Reading the Montessori way…was exactly what we did

I have been asked by several people to write this and yet I put it off. It actually brought back many of the same emotions as this post did.

The same worry and self doubt crept back in. “What will people think?” “They are going to think we pushed him.” “Two year olds DON’T read. Not without flash cards. Not without drilling.”

Except. Except that mine did.

I will start at the beginning. And by beginning, just like I wrote about here, I mean at 18 weeks after conception, when an unborn child begins to hear. Long before we (and our medical team) were sure he would stay, we sang to him. And read to him. And talked to him. Words were a part of his world before he was a part of this one, and so, maybe it wasn’t surprising that early on we could see that he loved language.

Our reading, and singing and talking didn’t stop. We filled his world with language and so it wasn’t long before he realized that the symbols he was seeing with the pictures meant something.

I’ll get the disclaimer over now: yes Quentin has nomenclature cards in both the home and school environment, for matching games and for verbal vocabulary interests but never, in either environment, has Quentin ever been subjected to flash cards and drilling. I feel both fall far outside of the values found in the Montessori pedagody.

As Quentin’s interest for language grew, we “Followed the Child” and began offering materials that would compliment the materials he would one day find at school.

I purchased Montessori Letter Work for Quentin just before his second Birthday. You can see him using it a month later here on Instagram. He loved the pictures and loved pointing to his “q”. I put it on his shelves and it has been invaluable to him.

Anthony gave him the Melissa and Doug magnetic letters for his second birthday. It is a good set although we would like it better if it had multiples of the letters. As you can see in the following picture, we are using the “u, n, & c” just to get “Quentin”. 

This was taken December 1, 2014. He had just turned 31 months. By then, the intensity with which he was seeking language was at a peak. He had started school in September and now his home Montessori materials could be supported by the traditional Montessori classroom materials. He quickly mastered all the phonetic letter sounds. Then he slowly began to realize he could manipulate the letters to make different sound groupings. In other words, he could make words. “A, t, at” he would sound. Then he would place another beginning sound in and start again.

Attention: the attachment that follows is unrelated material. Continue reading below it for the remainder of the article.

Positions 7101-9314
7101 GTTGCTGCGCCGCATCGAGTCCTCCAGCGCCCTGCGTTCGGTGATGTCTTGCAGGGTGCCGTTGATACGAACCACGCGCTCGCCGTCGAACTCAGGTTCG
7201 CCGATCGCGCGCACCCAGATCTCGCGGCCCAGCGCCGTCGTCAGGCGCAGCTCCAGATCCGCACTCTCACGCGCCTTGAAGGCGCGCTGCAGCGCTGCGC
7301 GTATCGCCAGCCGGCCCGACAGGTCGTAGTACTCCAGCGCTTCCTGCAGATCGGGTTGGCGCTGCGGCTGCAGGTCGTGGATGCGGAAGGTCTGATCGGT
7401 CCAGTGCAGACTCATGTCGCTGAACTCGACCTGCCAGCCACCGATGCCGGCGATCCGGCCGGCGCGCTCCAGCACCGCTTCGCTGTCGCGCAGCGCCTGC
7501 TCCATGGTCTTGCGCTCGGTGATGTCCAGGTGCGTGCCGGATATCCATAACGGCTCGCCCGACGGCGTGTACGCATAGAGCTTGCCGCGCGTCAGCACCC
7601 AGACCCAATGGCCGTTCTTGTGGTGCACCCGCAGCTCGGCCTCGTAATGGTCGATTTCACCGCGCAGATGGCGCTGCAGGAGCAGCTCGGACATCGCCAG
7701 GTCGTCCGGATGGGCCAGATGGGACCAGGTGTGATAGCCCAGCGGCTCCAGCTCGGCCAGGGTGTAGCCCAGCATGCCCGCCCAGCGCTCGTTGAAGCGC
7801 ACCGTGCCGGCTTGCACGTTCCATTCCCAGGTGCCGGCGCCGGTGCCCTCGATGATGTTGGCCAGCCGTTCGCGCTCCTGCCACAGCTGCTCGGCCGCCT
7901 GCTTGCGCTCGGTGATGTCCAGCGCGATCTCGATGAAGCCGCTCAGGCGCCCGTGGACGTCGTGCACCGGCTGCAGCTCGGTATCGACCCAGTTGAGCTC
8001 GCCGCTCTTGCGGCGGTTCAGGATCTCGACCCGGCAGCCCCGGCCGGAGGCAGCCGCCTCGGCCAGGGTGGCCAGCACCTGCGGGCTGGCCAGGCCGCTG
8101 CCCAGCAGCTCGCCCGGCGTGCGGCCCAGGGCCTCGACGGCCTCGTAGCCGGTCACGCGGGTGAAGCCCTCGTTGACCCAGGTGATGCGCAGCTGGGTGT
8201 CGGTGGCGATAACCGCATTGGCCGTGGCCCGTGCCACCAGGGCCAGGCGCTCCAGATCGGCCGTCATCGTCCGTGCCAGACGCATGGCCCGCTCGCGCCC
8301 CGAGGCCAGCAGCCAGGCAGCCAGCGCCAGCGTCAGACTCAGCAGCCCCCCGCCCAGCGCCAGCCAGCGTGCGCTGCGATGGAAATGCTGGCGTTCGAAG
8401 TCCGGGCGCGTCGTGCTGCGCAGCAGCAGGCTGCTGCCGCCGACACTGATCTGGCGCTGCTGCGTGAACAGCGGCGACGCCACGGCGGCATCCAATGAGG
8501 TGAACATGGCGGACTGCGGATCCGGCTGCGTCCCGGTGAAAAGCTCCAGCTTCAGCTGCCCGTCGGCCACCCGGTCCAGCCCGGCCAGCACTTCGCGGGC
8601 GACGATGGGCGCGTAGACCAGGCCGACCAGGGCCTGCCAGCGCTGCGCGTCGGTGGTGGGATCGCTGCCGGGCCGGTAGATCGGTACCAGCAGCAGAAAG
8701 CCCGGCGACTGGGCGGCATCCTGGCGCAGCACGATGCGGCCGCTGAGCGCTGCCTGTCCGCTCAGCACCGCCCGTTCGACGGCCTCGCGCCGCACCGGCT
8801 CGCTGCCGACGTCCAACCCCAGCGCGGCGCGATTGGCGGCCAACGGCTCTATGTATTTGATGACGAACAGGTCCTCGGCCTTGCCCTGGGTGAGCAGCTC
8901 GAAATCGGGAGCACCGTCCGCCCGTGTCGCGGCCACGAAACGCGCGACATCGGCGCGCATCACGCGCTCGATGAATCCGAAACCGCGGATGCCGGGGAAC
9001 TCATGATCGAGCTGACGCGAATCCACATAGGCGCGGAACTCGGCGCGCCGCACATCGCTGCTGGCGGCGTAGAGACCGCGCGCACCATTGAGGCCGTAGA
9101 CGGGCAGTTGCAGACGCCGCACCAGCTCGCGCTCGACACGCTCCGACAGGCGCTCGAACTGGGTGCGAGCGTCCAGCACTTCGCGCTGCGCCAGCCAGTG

The salt tray gave him another sensorial aspect. He could try and trace what he saw. He could get “x, c, o” and of course a capital “Q”, but mostly it was just to add another demension to what he was doing with the book and magnets and us reading to him.

And then, as the month of December progressed, I could start to see the frustration build in him. Not anything serious. I don’t even know if he could put it into words, but well, the light in his eyes surrounding language just started to dim. He would occasionally chose his letter book. Sometimes he would pass by the fridge and pick out a letter to show me. But that was it. The excitement and passion he had felt before was gone. I talked to the school. I talked to other Mom’s. I thought about it laying awake at night. “He is way too young for reading.” “This was all just a phase.” Kept rolling around in my head from the Mothers I’d talked to. “He’s only 2.5” I kept trying to tell myself. And then, I put all of that nonsense in my head aside, and  I made him a Moveable Alphabet.

“I made you something.” I told him when he got home from school one day.

He came running back “Mama! You made me my letters from school!”

It still brings a tear, because he hugged me and kissed me and ran off to try it. And because I knew I should have never doubted him. Never held him back.

And that was it. The light was back. I printed the alphabet from Montessori Print Shop as well as some picture CVC cards with the first sound missing. I placed three cards and three letters in our sorting tray and gave him a lesson on how to use it. We identified the picture “mug”, and then he would pick the correct sound he needed. He got it right away. But he couldn’t stop at just the three in the tray. As he continued to recognize more and more of the letters and their phonetic sounds he was able to start doing more of the cards.